John Murtha, a U.S. Congressman for nearly 40 years and the first Vietnam War veteran to be elected to the U.S. House of Representatives, may have died due to a surgical error, according to the 

Rep. Murtha went in for Laparoscopic gallbladder removal surgery but suffered complications after the procedure. Apparently, the complications stemmed from when the surgeon accidently cut his intestines causing an infection to develop, according to

Unfortunately, surgical mistakes like these are not uncommon. In fact, nearly 200,000 people die every year due to preventable medical errors.  Given these shocking statistics, our law firm recently published a consumer report about the most common surgical mistakes (be sure to take a look if you or a loved one is planning to undergo surgery).

Here’s a video discussing the unbelievably high number of preventable deaths due to medical mistakes…

In a confidential study, almost 9 percent of U.S. surgeons responding said they made a major error in the three months prior to being surveyed, according to the Mayo Clinic. Over 70 percent of surgeons attributed the error to themselves rather than a systemic or organizational cause.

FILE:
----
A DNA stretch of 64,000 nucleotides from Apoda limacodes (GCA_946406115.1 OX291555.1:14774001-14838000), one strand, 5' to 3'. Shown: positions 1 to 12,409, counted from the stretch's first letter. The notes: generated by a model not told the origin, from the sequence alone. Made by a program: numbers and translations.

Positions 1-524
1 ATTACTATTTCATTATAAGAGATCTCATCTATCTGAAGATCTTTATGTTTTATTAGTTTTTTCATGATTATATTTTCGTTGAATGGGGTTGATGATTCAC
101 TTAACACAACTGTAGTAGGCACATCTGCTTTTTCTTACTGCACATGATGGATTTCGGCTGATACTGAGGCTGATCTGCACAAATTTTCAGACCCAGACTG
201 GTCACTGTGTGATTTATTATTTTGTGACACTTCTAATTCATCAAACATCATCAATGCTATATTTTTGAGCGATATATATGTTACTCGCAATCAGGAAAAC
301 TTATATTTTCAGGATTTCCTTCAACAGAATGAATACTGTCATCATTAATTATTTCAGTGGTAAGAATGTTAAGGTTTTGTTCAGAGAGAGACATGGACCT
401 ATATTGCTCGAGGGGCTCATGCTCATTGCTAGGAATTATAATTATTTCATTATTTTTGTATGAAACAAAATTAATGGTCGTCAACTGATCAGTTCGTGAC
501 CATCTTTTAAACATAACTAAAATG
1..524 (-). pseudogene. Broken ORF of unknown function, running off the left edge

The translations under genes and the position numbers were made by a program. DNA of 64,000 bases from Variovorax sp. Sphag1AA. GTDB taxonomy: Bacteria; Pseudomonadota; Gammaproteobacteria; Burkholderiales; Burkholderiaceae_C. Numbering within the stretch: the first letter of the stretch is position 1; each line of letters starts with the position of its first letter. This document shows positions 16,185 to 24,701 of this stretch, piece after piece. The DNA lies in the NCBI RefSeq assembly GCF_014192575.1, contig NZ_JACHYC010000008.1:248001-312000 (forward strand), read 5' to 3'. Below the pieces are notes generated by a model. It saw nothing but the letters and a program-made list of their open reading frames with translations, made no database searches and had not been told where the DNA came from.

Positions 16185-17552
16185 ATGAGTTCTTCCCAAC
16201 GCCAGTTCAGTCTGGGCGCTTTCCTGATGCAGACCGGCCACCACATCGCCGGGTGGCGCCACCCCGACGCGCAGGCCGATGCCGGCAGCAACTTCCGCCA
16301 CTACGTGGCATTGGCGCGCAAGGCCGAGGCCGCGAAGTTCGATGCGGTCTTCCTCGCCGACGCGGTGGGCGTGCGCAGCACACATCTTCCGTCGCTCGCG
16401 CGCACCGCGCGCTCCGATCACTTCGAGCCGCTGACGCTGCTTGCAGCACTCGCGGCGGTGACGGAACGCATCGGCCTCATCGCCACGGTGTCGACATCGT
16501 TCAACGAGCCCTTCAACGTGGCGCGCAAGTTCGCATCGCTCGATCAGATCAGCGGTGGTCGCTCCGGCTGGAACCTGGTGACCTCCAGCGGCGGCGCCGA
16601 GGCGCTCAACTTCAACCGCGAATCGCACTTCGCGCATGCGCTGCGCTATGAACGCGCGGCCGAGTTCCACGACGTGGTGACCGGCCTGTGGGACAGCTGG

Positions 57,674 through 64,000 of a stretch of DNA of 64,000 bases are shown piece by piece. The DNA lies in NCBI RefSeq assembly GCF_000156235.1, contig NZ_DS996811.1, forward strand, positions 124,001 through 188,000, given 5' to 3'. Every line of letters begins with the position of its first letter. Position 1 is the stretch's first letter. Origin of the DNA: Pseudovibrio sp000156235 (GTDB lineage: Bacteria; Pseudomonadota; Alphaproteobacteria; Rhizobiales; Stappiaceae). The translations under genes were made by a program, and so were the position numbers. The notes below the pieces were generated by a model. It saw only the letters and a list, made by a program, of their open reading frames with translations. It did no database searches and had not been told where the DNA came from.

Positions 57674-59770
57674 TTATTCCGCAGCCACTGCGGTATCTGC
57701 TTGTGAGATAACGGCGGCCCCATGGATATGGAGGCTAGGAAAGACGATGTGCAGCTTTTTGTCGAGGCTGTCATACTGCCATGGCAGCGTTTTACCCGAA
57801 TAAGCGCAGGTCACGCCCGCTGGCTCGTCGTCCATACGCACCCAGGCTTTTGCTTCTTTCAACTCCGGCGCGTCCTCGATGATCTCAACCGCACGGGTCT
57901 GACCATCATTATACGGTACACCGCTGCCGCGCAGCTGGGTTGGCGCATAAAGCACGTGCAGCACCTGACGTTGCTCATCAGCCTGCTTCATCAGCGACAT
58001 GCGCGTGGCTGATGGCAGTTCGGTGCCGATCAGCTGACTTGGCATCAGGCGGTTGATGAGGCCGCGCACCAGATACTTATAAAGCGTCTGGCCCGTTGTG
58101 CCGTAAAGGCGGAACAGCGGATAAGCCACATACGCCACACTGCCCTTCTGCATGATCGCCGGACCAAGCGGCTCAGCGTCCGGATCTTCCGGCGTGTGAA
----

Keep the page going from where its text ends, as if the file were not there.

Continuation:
If the reports are true, Rep. Murtha death due to a preventable surgical error highlights the fact that anyone, even influential Congressmen, can be adversely affected by mistake mistakes. We need dramatic reform in our health safety system. I recently wrote an article about how many surgical mistakes could be prevented with the use of a “safe-surgery” checklist. 

This checklist would provide basic procedural guidelines that must be checked, and re-checked before and after a surgery. A recent study shows that approximately one third of patient complications and deaths have been reduced when surgeons followed the “safe-surgical checklist.”  Despite its effectiveness, only 20 percent of hospitals have adopted it. This needs to change. It’s clear what we’re doing now isn’t working as well as it should. A checklist could be an effective tool in decreasing the number of needless deaths due to surgical mistakes.